Tuesday, April 21, 2009

Squeaky - not forgotten

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I haven't forgotten about Squeaky, the Record Cleaning Robot... hope you haven't either. Since I have about 500 records give or take 100, I have plenty of records I can use to practice manual cleaning. There's no worrying that I'll be done cleaning my collection anytime soon.

Now that I am getting the right technique figured out, I can start to design the robot. I figure the best approach is to build the machine to operate manually and add on the automatic controls a little at a time.

I'm using a small handheld vacuum similar to the one pictured. It comes with an extension hose and various attachments, one of which is wide enough to cover all the LP tracks. I wrap a microfiber towel around it to prevent scratching the LP surface. When it comes time to build the real thing, I'll create my own nozzle attachment and mount it on a moveable arm that will eventually be actuated by servos.

To apply cleaning fluid I am using a small discwasher squirt bottle. This will be replaced by a sprayer from a garden drip system, powered by a spare 12V car window washing fluid pump I have on hand (means I need to build another DC power supply).

I'll mount the sprayer on another arm that is servo controlled. Or maybe I will try to mount it to the same arm as the vacuum fitting. Not sure yet.

Before vacuuming and after applying fluid, I lightly hold a paint edger pad against the wet record to "scrub" and will do something similar with Squeaky, mounting an edger on the sprayer arm.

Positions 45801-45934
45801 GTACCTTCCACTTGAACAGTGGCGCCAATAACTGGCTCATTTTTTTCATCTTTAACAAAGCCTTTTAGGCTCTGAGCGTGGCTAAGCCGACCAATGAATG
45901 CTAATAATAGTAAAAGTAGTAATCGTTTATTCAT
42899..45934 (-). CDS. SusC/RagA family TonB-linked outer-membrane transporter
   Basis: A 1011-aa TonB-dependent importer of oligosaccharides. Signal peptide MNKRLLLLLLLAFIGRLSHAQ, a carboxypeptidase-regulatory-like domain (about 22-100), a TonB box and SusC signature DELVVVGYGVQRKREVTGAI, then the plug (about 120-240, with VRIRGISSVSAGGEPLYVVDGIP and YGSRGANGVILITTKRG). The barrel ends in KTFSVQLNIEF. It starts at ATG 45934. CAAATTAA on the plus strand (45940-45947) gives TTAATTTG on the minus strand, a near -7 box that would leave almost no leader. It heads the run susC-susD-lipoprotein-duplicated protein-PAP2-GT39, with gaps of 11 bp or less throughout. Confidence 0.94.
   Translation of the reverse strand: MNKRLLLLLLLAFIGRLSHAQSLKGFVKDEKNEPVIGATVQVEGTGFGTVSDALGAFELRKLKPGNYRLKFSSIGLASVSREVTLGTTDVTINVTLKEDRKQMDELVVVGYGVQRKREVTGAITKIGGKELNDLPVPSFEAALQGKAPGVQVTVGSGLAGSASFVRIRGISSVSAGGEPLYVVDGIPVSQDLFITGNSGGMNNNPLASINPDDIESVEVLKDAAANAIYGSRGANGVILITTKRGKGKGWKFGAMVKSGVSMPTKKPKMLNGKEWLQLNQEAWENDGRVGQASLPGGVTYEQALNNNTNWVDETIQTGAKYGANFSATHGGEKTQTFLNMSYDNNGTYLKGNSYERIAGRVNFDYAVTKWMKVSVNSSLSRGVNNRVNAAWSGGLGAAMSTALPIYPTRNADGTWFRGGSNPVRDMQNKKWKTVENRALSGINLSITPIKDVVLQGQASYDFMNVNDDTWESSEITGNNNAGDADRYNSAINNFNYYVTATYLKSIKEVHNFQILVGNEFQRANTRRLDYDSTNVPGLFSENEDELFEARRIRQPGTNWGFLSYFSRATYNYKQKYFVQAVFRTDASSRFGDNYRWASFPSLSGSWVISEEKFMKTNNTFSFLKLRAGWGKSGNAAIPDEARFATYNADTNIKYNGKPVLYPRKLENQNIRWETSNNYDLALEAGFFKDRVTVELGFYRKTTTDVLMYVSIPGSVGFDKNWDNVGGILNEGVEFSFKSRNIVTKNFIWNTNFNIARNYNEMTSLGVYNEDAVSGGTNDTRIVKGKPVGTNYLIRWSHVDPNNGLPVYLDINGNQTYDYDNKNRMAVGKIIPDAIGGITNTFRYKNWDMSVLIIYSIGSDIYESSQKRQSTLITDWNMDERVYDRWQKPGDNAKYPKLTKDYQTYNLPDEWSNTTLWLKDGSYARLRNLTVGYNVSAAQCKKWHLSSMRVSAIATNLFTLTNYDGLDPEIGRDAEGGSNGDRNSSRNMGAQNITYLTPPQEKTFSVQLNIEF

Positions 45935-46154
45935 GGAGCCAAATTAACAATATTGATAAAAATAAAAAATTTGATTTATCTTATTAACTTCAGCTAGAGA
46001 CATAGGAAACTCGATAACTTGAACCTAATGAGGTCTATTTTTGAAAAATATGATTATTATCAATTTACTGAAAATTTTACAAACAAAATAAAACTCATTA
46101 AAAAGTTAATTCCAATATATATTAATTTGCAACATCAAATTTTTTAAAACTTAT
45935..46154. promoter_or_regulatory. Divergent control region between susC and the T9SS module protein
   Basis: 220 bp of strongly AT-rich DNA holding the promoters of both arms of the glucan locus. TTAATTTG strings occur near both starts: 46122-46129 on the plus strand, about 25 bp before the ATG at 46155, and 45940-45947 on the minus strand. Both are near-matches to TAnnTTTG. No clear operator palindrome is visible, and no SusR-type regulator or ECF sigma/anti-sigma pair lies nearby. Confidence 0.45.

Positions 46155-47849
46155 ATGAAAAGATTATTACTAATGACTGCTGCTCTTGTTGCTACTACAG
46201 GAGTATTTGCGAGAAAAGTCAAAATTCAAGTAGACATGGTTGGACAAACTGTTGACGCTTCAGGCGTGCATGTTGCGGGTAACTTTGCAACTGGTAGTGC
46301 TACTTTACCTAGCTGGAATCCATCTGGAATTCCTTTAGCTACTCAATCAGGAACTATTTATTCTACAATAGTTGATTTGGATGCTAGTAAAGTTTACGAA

At least that is the plan so far.

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Tuesday, April 14, 2009

Robot and Human Interaction

I'm sorry but I really get creeped out by Nexi, below. Which is interesting, because I wonder what it takes for a robot to socially interact with, and be accepted by, people? And what is it about Nexi that creeps me out?

Meanwhile here's a much simpler study in human / robot interaction. Something this simple draws empathy and aid from New Yorkers. The little simple "robots" have a flag asking for help in being pointed in the right direction to their destination. Passers by consistently lended a hand to the little 10" machines.

Of course you've probably seen the Japanese, humanoid, female robots. One that was slated to work as a model on the catwalk. And another from back in 2006 at a robotics festival (I suppose that one is more along the lines of intelligent animatronics). These might be a little less freaky to me than the MIT robot above. But I suspect the closer they look to humans the harder it would be to anthropomorphize them.